Time To Cross The Rubicon Again.
Sega has been very good to fans of the real time strategy genre. In an age where most games are first person shooters, Sega is willing to buck the trend of publishing a game designed to appeal to tens of millions of people, and back a developer like The Creative Assembly, who has a comparatively smaller—but rabid—fanbase for its more measured, intelligent strategy games. At this year’s E3, Creative Assembly was showing off Total War: Rome 2, and they were letting people sit down and get some playtime with it.
The allure of the Total War series has always been its ability to recreate old fashioned, historical military battles, back before automatic rifles, aerial bombardment and mechanized tanks did away with formations and thousands of troops marching onto a field of war to clash. The original Total War: Rome was a watershed moment for The Creative Assembly, with the game even being used to illustrate historical battles for the BBC. Now the sequel, Rome 2 is gearing up for release, and it looks like a safe, logical expansion of what has come before.
There are a lot of big changes to series, notably some serious cribbing from the Other Great Strategy Game, Civilization. Politics plays a big role in the game now, with would be Roman Caesars having to worry about in-house factions within Rome itself vying for power. There are various diplomacy options now, such as marrying off daughters for political alliances, publicly discrediting rivals, or, when all else fails, assassination. Conquest now also yields some new benefits, such as declaring an entire region as a Roman province, which now significantly cuts down on the amount of micro-managing required as polices can be executed throughout the entire territory. There’s now also control wonders of the world in a given region, and commanders enjoy a global buff from provinces that contain a wonder. It’s obvious that a lot has been added to the political/cultural side of the game.
On the battlefield, the biggest change is the much requested implementation of combat on the naval front and on the field simultaneously. Ships can go to war with each other while the battle rages on the shore, or if there’s a naval advantage, ships can provide support fire from the water on the enemy forces. There’s also now an ability for specific squads to form “traditions,” which translate to buffs for that particular unit benefiting any soldier that becomes a part of that unit.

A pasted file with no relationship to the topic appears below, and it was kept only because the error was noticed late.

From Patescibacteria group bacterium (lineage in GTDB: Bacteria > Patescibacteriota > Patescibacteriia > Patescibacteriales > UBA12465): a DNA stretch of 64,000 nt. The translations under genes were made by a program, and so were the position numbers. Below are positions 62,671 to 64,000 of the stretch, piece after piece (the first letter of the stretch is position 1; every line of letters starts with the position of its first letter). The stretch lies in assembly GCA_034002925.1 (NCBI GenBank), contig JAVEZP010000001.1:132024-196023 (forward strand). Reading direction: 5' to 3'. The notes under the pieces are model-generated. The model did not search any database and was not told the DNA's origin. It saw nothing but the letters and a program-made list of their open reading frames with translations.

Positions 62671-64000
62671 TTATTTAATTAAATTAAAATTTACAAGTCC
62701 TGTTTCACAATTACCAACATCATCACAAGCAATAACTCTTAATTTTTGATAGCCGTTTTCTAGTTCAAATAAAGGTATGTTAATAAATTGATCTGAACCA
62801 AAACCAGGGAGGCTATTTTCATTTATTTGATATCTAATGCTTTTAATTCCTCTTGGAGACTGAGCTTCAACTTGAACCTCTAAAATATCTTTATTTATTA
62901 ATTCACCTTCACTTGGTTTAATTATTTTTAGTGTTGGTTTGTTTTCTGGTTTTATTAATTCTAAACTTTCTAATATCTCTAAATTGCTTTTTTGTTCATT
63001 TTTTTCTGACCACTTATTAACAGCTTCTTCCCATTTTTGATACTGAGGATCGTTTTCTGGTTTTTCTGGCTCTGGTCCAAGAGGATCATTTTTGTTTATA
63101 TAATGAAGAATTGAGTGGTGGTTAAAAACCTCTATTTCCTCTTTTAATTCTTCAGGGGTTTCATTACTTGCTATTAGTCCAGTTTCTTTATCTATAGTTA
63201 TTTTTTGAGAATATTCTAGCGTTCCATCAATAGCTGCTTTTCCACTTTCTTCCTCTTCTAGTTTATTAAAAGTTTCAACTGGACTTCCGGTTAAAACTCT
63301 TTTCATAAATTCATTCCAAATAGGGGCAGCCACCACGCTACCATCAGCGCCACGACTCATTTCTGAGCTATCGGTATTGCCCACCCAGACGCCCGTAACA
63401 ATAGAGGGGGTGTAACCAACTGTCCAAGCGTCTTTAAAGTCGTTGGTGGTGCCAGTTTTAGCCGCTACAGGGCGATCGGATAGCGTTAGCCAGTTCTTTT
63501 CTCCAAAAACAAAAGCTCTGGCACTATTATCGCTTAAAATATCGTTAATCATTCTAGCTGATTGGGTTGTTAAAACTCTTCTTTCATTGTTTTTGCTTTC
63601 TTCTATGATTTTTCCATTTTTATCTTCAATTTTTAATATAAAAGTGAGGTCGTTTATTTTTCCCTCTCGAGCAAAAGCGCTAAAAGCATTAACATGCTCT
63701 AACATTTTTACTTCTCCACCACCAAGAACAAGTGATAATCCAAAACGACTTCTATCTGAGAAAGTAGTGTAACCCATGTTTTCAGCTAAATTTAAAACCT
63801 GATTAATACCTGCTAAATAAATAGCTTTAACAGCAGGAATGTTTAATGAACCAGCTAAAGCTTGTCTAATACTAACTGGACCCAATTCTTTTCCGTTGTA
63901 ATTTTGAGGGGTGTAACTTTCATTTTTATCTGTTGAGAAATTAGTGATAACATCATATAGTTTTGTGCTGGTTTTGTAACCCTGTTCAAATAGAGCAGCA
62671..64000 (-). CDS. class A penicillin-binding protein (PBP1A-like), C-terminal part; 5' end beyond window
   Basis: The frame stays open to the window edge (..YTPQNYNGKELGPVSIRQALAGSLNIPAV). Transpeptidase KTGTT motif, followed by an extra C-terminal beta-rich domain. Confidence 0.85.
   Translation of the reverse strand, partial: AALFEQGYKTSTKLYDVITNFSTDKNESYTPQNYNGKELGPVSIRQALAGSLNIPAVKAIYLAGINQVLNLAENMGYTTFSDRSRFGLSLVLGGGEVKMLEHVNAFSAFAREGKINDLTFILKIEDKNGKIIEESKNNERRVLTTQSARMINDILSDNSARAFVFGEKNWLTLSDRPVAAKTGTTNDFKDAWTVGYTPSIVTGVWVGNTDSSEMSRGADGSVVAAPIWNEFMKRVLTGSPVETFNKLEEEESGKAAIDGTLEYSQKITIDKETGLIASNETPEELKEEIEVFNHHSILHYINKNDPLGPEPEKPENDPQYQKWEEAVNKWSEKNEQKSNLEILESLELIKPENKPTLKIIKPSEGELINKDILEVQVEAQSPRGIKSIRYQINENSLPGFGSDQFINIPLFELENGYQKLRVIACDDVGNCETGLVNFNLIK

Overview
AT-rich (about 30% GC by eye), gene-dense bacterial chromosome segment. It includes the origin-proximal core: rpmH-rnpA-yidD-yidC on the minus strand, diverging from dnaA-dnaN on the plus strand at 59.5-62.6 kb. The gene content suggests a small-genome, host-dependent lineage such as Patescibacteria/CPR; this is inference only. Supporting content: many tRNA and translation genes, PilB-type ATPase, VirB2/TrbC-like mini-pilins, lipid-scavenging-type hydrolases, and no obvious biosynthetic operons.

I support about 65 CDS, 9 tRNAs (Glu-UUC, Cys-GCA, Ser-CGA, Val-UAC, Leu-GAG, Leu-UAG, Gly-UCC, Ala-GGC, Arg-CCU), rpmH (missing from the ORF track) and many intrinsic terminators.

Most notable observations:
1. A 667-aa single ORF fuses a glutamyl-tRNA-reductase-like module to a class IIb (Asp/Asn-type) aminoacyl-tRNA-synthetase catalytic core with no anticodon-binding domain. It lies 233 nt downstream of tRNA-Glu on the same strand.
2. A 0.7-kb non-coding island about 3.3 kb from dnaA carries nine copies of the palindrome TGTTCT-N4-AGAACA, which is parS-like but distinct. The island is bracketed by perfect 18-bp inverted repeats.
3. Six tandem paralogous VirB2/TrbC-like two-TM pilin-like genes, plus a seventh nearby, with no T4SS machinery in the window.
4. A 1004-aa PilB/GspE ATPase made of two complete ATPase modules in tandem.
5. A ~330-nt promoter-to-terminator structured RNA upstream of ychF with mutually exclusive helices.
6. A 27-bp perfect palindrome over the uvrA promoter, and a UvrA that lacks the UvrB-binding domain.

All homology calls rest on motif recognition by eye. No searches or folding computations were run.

When it comes to the battle itself, this is still a game of acting fast and thinking even faster. The enemy AI has enough wits to exploit bad formations and inattentiveness to changing battle conditions. Despite the fact that my demo gave me a distinct advantage of holding onto a hill with forces dug in, I still found myself in a precarious position when I squandered too much attention managing the naval battle that was occurring out on the ocean. Troops still have a paper-rock-scissors style of strength and weakness about them, so while cavalry will slaughter a typical infantry, they fall victim easily to archers, and so on. Taking advantage of cover like forests, and exploiting the morale of enemy troops make it possible for even outnumbered troops to make smart decisions that can still lead to victory.
Of course the graphics—when running on decently tuned PCs like those at E3—look VERY impressive, and The Creative Assembly still gives people the option to zoom right into the thick of the battle and watch individual soldiers cross swords. Rome 2 is looking very good at this point, but so far The Creative Assembly has never really stumbled when it comes to improving on the Total War series. PC strategy fans have plenty to look forward to in September when the game releases.